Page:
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What Is Sikhism? The Basics of Sikhism in 10 Questions, 10 Definitions, and 10 Quotes

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Daniel McCoy

Daniel is happily married to Susanna, and they have 3 daughters and 2 sons. He is the editorial director for Renew.org as well as an online adjunct instructor for Ozark Christian College. He has a bachelor’s in theology (Ozark Christian College), master of arts in apologetics (Veritas International University), and PhD in theology (North-West University, South Africa). His books include the Popular Handbook of World Religions (general editor), Real Life Theology: Fuel for Effective and Faithful Disciple Making (co-general editor), Mirage: 5 Things People Want From God That Don't Exist, and The Atheist's Fatal Flaw (co-authored with Norman Geisler).

What are the basics of Sikhism? Sikhism is a monotheistic religion arising out of India which sought to show that God transcended both Islam and Hinduism. It was founded by Guru Nanak, whose leadership passed through a succession of Gurus, until the tenth declared that the Sikh holy book, the Adi Granth, was the final Guru. Sikhism has been persecuted throughout history but has retained a religious and cultural identity known for seeking mystical union with God and activism toward the world.

What are the basics of Sikhism? 10 Questions

  1. The founder of Sikhism, Guru Nanak, was born in the AD 1400s in what Indian state? Punjab
  2. Although Hinduism was the dominant religious force in the area, the rulers over the area belonged to what religion? Islam
  3. Sikhism began when Nanak experienced the ultimate reality as something which transcended both of the religions he grew up around. Although Sikhism was a monotheistic religion, Nanak retained belief in karma and reincarnation from what religion? Hinduism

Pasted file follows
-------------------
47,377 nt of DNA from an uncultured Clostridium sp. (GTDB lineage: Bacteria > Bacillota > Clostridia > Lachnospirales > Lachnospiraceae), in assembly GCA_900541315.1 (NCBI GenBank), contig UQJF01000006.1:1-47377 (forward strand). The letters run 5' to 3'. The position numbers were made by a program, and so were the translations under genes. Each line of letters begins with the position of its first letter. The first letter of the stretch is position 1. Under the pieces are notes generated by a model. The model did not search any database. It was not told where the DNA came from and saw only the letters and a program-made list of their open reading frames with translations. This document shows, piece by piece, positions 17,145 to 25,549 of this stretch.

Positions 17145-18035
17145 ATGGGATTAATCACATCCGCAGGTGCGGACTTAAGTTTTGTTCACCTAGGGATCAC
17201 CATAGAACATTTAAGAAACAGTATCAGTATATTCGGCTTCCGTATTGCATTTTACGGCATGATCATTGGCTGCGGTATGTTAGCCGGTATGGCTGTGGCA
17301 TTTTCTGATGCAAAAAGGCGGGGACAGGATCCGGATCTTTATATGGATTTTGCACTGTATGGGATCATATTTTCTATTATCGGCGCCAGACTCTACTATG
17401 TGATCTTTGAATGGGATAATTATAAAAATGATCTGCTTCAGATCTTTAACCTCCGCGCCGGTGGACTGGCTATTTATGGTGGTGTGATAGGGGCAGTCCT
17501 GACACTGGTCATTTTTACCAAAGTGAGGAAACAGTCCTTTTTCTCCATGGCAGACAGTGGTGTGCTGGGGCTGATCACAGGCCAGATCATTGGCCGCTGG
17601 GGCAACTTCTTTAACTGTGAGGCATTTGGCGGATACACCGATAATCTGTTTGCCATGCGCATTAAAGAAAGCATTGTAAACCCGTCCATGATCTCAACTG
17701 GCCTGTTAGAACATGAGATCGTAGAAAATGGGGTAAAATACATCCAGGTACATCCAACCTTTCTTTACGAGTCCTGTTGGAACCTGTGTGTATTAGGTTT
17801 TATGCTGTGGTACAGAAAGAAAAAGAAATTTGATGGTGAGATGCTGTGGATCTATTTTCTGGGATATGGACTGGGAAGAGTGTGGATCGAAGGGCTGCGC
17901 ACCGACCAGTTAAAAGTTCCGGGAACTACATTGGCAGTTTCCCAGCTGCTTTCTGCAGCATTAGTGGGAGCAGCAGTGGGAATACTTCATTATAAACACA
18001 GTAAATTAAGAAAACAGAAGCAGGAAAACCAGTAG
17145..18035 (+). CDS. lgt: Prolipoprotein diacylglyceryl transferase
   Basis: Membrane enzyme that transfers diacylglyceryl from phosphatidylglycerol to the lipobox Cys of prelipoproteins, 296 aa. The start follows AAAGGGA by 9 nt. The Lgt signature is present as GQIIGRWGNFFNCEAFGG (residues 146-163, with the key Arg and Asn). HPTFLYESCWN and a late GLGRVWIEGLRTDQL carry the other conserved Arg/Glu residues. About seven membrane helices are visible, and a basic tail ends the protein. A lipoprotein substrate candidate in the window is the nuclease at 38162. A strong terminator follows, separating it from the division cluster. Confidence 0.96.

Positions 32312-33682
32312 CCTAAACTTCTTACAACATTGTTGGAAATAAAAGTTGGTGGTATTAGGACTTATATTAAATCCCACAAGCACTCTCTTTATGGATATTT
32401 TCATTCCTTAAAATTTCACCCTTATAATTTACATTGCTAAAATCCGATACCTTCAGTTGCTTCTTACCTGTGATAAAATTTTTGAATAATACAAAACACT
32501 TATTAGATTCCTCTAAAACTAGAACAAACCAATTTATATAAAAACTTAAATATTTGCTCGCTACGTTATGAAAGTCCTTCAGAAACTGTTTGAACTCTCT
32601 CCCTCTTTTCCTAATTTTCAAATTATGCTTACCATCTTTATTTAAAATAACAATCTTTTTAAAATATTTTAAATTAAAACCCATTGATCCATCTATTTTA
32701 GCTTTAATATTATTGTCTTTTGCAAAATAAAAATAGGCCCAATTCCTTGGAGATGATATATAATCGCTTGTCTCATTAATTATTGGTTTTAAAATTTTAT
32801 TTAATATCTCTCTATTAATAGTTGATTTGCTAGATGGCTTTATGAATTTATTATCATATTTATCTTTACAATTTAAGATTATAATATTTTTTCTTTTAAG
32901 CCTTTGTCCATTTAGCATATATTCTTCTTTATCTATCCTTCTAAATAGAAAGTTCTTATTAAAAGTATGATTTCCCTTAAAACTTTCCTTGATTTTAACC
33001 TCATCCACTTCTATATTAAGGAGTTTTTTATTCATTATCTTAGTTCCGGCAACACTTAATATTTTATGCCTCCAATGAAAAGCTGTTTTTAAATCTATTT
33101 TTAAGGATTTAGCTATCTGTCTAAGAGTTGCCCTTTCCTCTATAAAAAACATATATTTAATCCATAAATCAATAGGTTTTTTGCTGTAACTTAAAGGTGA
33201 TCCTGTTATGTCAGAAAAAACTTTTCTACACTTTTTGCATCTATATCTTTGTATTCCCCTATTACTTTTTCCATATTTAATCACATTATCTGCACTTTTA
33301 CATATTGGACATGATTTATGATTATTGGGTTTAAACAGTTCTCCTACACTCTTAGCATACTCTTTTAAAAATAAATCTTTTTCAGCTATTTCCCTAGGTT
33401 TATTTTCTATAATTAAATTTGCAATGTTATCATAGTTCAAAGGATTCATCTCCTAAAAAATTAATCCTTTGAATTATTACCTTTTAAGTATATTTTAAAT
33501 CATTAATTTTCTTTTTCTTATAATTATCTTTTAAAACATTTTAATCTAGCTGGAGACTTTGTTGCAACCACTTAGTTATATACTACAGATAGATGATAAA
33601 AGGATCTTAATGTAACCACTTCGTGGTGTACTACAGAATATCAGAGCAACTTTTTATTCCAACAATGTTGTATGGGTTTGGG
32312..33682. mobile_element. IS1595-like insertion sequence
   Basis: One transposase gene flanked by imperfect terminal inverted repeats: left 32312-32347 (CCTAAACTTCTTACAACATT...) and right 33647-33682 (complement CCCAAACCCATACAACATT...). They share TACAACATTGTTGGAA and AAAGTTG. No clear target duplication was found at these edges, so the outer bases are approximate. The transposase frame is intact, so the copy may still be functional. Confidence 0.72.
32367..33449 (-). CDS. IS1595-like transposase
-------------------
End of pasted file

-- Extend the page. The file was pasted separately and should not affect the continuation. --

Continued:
4. Sikhism seeks a transformative union with God that goes beyond competing religious identities such as Hindu and Muslim. In addition, Sikhism officially rejects what Hindu system of social identity (even if forms of it are still used in practice)? caste system
  5. The 10 men who have led Sikhism throughout its history are called what? gurus
  6. The 10th guru, Guru Gobind Singh decided that the 11th and final guru would not be a person, but a book containing almost 6,000 hymns written by Sikh gurus as well as Hindu poets and Muslim Sufis (mystics). What is the book called? Adi Granth, or the Guru Granth Sahib
  7. What Sikh military order did Guru Gobind Singh form? the Khalsa
  8. The word Ekankar is made of three words: (1) ek (“one”), (2) aum or om (the Sanskrit meditative syllable said to reflect God’s essence, and (3) kar (“only one”). Thus, Ekankar is a word for what in Sikhism? God
  9. What is another word for God in Sikhism that means “the true name”? Sat Nam
  10. Sikhs often play a visible and significant role in the Indian diaspora (a word referring to Indians living outside the country). Unlike monk-centered religions in which the point is to renounce the world, Sikhism’s role in the world is one of what? activism

What are the basics of Sikhism? 10 Definitions

  1. Sikh – Punjabi word for “disciple”
  2. Guru – the leader of Sikhism, considered the “embodiment of Divine Light”
  3. Gurdwara – a Sikh place of worship meaning “residence of the guru”
  4. Amrit – a “baptism” ceremony involving drinking sacred water
  5. Khalsa – the Sikh military order; a word meaning “pure ones”
  6. Singh – a word meaning “lion” which is used almost universally as the last name of Sikh males, who are recognizable by their turban and unshorn hair
  7. Kaur – a word meaning “daughter of kings” which became the common last name of Sikh females
  8. Kirtan – devotional songs used in communal singing
  9. Langar – the shared kitchen in the Gurdwara from which all people eat together on the floor, expressing unity and equality
  10. Golden Temple – the most sacred Sikh shrine, located in Amritsar, India

The Basics of Sikhism: 10 Quotes

Teachings about God from the Adi Granth/Guru Granth Sahib